A new mouse model sheds light on AD pathology. Researchers recently developed the first mouse model that displays the primary neuropathological features of AD – the development of amyloid plaques and neurofibrillary tangles (NFTs) – as well as synaptic loss in the central nervous system, which in humans correlates best with the cognitive declines observed in AD. Of particular interest to scientists is the novel method – microinjection of mutant amyloid precursor protein (APP) and tau transgenes into single-cell mouse mutant embryos – used to develop this “triple transgenic” model. Studies in the new model suggest that synaptic dysfunction actually occurs before extracellular amyloid deposition and NFT development, and coincides with the accumulation of intraneuronal amyloid. This model may enable a more complete understanding of AD etiology, as well as improved evaluation of new diagnostic techniques and treatments.
There are currently no effective, generally useful treatments for AD – i.e., a treatment that works on large numbers of patients, that maintains its effectiveness for a long period, that works in both early and late stages of the disease, that improves functioning of patients in activities of daily living as well as performance on sensitive neuropsychological measurements, and that has no serious side effects. In addition, none of the treatments presently approved for AD alter the progressive underlying pathology of the disease. One way to treat the disease successfully may be to interfere with early pathological changes in the brain, including the development of amyloid deposits and the formation of neurofibrillary tangles. A number of promising approaches are currently being developed and tested in model systems; if these approaches prove safe and effective in animals, studies in humans could follow.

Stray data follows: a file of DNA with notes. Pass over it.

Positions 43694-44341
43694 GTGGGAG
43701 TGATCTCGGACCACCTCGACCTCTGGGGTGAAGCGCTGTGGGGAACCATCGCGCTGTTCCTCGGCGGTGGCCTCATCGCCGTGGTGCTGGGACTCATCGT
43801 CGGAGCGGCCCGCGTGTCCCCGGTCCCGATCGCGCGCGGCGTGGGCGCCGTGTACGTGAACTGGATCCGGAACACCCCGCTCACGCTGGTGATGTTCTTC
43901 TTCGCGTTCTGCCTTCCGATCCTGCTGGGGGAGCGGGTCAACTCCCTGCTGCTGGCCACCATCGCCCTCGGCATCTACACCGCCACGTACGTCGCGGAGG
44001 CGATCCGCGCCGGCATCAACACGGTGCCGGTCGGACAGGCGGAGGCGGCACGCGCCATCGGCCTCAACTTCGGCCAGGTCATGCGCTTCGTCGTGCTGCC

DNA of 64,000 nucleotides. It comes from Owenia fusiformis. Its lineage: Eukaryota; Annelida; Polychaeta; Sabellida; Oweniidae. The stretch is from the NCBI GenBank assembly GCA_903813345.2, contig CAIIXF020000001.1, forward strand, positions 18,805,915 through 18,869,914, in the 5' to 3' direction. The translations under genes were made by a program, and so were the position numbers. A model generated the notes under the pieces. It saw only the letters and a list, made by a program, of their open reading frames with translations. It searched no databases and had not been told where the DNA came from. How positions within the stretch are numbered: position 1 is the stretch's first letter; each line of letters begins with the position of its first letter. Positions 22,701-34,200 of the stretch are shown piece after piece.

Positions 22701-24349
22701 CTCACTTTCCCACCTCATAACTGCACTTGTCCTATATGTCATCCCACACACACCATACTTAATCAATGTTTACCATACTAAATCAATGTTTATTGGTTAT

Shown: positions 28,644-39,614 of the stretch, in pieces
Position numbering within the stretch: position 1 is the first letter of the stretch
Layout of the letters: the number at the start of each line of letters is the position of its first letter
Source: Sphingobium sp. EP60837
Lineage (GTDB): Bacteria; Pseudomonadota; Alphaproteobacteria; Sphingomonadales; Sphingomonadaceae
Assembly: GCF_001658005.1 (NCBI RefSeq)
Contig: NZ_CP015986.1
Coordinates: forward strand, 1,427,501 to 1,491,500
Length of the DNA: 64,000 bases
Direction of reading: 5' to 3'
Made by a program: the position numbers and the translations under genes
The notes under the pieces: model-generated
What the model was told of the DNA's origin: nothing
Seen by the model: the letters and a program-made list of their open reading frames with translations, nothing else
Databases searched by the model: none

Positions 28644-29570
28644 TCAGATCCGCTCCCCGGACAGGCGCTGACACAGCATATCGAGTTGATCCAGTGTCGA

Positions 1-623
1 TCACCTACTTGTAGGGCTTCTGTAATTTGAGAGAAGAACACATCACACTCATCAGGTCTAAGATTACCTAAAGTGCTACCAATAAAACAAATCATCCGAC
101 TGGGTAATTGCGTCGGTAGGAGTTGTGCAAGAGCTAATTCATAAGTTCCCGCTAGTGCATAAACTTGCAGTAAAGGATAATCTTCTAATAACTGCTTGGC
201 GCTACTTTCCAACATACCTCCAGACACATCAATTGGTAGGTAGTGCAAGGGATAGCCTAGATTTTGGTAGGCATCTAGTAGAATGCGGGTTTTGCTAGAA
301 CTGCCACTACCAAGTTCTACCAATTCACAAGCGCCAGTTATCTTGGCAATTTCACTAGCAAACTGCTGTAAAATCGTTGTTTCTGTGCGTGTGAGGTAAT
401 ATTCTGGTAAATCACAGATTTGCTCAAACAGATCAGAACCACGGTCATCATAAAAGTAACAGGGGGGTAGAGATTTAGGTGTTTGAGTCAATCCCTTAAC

New gene therapy approach for treatment of neurodegenerative disorders. In two recent studies, investigators used genetically modified viruses to attack features of AD and amyotrophic lateral sclerosis (ALS), a disease in which motor neurons in the spinal cord degenerate, leading to muscle paralysis and death. In one study, a virus carrying the human neprilysin gene, which makes an enzyme that degrades beta amyloid, was injected into brain areas containing amyloid plaques in mice that were genetically modified to develop AD pathology. The production of neprilysin appeared to increase degradation or reduce the growth of existing plaques; in fact, the plaque load was reduced to less than half that found in untreated areas. In the second study, researchers modified a virus to produce one of two growth factors, insulin growth factor 1 (IGF-1) or glial cell line-derived neurotrophic factor (GDNF). These vectors were then injected into muscles of ALS transgenic mice either before or at the time of disease onset. The virus was taken up by nerves in the muscle and transported to the spinal cord, where the growth factor was produced. The researchers found that delivery of IGF-1 delayed the onset and rate of progression of the disease when given before onset of symptoms, and extended lifespan and delayed motor functional decline when given at disease onset. GDNF was less effective in these experiments. These two studies suggest that boosting normal protective processes in the nervous system might help prevent or treat degeneration associated with AD or ALS. Both studies offer new hope for the treatment of these disorders.